A different view of swarms

Beekeepers spend a lot of mental and physical energy trying to prevent swarms. A hive that swarms is less productive in making honey than a hive that doesn’t, particularly if the swarm occurs during a honey flow.

But, maybe we should stop, take a moment, and consider the good that a swarm can do.

First, swarming is a natural activity. It’s something that bees do to increase their populations. A bit of common wisdom among beekeepers is that swarms occur because the hive gets crowded, but we’re not really sure that’s the case. Adding more room to a hive may help, but it may not.

So what are the benefits of a swarm?

The obvious one is that if you can catch the swarm, you have another colony of bees, and those bees are inclined to draw comb. Beekeepers have been taking advantage of that for many decades.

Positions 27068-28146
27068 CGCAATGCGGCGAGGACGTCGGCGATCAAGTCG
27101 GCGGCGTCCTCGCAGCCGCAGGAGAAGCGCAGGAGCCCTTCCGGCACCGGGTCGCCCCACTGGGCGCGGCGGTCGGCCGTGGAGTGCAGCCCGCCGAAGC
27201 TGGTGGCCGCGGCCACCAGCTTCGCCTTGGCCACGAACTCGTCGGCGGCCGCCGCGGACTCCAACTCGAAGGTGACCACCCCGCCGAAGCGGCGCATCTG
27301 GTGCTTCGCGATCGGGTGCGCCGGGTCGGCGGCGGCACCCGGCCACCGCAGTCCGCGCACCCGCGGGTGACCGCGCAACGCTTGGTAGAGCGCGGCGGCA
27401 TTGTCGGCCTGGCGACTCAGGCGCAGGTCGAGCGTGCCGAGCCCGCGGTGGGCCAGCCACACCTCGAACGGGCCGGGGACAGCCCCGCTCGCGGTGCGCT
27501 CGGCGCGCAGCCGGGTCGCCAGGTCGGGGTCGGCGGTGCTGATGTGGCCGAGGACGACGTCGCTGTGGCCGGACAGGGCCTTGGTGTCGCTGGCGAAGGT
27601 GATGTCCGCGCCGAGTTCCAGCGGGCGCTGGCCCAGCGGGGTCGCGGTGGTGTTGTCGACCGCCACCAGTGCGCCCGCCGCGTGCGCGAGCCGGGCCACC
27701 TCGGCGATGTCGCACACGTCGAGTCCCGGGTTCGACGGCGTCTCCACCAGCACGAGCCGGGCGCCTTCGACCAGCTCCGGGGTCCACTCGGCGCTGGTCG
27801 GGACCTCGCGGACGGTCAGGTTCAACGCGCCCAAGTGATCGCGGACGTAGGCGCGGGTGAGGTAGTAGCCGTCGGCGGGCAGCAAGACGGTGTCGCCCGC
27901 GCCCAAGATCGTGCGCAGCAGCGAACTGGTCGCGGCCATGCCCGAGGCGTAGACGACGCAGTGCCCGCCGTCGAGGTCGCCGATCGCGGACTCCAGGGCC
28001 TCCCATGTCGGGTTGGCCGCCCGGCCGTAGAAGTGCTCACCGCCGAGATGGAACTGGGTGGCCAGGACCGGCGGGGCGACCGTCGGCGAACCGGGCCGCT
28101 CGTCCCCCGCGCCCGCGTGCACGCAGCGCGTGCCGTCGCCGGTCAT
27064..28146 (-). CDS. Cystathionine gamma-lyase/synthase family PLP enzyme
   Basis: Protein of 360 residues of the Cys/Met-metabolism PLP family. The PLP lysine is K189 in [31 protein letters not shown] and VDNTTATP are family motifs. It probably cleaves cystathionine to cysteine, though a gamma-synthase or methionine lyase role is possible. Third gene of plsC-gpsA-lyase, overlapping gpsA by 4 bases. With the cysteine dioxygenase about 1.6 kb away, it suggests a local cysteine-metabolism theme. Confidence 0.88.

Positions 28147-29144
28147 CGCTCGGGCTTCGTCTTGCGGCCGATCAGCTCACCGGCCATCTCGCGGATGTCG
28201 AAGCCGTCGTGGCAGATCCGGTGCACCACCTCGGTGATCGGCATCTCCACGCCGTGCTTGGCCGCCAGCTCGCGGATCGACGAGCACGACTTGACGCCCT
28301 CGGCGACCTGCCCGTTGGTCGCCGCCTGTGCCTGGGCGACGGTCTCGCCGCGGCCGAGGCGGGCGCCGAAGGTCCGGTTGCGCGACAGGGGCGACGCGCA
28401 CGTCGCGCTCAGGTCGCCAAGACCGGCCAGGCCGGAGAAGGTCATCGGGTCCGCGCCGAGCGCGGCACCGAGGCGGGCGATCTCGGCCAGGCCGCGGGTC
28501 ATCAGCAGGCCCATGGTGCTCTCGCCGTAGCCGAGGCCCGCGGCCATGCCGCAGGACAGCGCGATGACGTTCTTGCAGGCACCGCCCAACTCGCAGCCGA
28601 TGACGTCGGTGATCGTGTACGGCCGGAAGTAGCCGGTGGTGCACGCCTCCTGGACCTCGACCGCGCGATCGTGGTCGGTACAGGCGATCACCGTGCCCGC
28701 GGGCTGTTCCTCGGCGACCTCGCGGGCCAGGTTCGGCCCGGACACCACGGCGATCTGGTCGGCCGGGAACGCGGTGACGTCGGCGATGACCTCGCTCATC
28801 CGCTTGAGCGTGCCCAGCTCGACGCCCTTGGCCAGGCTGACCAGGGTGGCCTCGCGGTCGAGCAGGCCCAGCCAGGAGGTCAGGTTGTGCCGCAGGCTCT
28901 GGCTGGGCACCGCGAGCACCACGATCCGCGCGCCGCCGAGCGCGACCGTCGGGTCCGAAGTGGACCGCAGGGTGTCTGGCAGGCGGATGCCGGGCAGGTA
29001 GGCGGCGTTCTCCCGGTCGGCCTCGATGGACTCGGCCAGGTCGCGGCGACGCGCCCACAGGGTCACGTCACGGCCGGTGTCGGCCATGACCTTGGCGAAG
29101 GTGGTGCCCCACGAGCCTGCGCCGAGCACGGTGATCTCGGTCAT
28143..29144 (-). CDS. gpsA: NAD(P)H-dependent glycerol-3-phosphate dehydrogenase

But, there is another benefit to a swarm that is rarely mentioned. The hive from which the bees swarmed is left with a new queen. She’s young, and she’s locally mated. That means you won’t have to replace her any time soon. And many people now believe that local queens are more able to survive and fight off pests than imported queens.

So, if your bees are about to swarm, maybe you should sit back and let them do their thing.

Jim Stovall

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